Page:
Thursday, 14 February 2013

GDP is falling down...

Eurostat published its latest statistics on Q4 2012 in the Eurozone. Nothing that we did not expect actually: Portugal -1.8%, Cyprus -1.0%, Italy -0.9%, Spain -0.7%. No statistics were published regarding the state of the Greek economy.

These results indicate that during the last three quarters the Eurozone had a contraction in each and every one of them. (I would remind you that the definition of a recession is two consecutive quarters with negative GDP growth. And we are experiencing three...)

What many did not expect though was the following:
Germany: -0.6%
Finland: -0.5%
France: -0.3%
UK: -0.3%

We all thought that the German economy was impervious to such things as recessions right? Well, let me remind you that this was a not-so-unexpected phenomenon. I have explained that the recession would have a very important effect on the German exports (which are about 60-65% to countries within the EU, and specifically within the Eurozone) in this article published in mid-November. Wolfgang Schäuble was said to secretly prepare for this downfall in the last days of 2012 by "cutbacks to prepare for a weakening economy and possible fallout from the euro crisis" (for details read this).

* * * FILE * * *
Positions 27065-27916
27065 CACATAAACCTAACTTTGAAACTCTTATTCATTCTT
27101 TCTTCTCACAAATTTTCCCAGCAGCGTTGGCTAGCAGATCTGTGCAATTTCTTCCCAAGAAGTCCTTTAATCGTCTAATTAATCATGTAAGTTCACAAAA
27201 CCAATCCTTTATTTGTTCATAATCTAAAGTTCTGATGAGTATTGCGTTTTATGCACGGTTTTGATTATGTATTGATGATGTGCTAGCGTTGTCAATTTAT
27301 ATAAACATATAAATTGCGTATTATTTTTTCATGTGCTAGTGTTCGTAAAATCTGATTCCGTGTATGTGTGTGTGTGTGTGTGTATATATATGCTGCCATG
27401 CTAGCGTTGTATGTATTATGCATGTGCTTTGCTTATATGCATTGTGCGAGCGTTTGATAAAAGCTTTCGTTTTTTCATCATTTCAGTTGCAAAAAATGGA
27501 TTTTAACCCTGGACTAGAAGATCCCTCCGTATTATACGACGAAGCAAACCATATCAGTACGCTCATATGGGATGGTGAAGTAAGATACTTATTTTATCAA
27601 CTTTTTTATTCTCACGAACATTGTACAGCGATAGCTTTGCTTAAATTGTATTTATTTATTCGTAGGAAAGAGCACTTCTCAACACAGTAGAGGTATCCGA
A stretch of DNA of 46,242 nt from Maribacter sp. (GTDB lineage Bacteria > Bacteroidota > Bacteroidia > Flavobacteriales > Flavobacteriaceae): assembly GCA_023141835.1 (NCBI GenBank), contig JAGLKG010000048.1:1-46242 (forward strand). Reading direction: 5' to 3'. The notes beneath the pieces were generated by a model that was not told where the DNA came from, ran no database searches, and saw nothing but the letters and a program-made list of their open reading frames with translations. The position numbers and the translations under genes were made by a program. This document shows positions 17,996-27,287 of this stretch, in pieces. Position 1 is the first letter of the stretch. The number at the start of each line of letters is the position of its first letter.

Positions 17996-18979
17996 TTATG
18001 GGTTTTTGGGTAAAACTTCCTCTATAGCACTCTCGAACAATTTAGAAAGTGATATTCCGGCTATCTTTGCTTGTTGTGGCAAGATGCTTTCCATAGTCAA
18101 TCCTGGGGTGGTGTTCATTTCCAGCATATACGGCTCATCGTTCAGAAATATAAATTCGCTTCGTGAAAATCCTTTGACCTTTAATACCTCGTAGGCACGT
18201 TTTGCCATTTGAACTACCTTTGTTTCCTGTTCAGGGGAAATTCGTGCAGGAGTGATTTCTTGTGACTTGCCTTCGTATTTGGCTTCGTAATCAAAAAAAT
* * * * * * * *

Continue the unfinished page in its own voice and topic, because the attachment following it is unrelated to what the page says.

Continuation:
It looks like this time is now here for Germany. I have no other explanation for persistence in plans which do not work than obstinance and illusory beliefs and views of the world. If Schäuble is allowed to do the same with Germany as he proposed (and unfortunately pulled through) with Greece, Spain, Portugal and Cyprus the Germans are in for a much worse fate than they expected. 

And this will only be the beginning...


  1. Have you seen the analysis that argues that Spain is to become the new economic miracle of the Eurozone in a couple of years?
    German contraction was of course to be expected - this is one of the reasons they so heavily pushed for a budget cut, together with the UK. As for France, well, things are rather "fluffy" there to begin with, and the Hollande administration is not helping. Curious about Finland though. Very curious.

    1. To be honest I haven't seen it but the rationale behind it is clear. There has been a plethora of start-ups in Madrid and they seem promising. If even 40% of them work you may imagine how much better they are going to be by 2020. It's why we have been shouting about innovation for nearly 2 months now!

      You are right about Germany and France, although I think that the latter will be in less trouble than the former in the next few quarters. I'm very curious about Finland as well. Wondering if it is just an outcome of the crisis or if there is something else behind it...

      P.S. If you still have the link to the analysis you mentioned could you please post it?

  2. I can't seem to find the original article I've read, but here is the piece of news on it: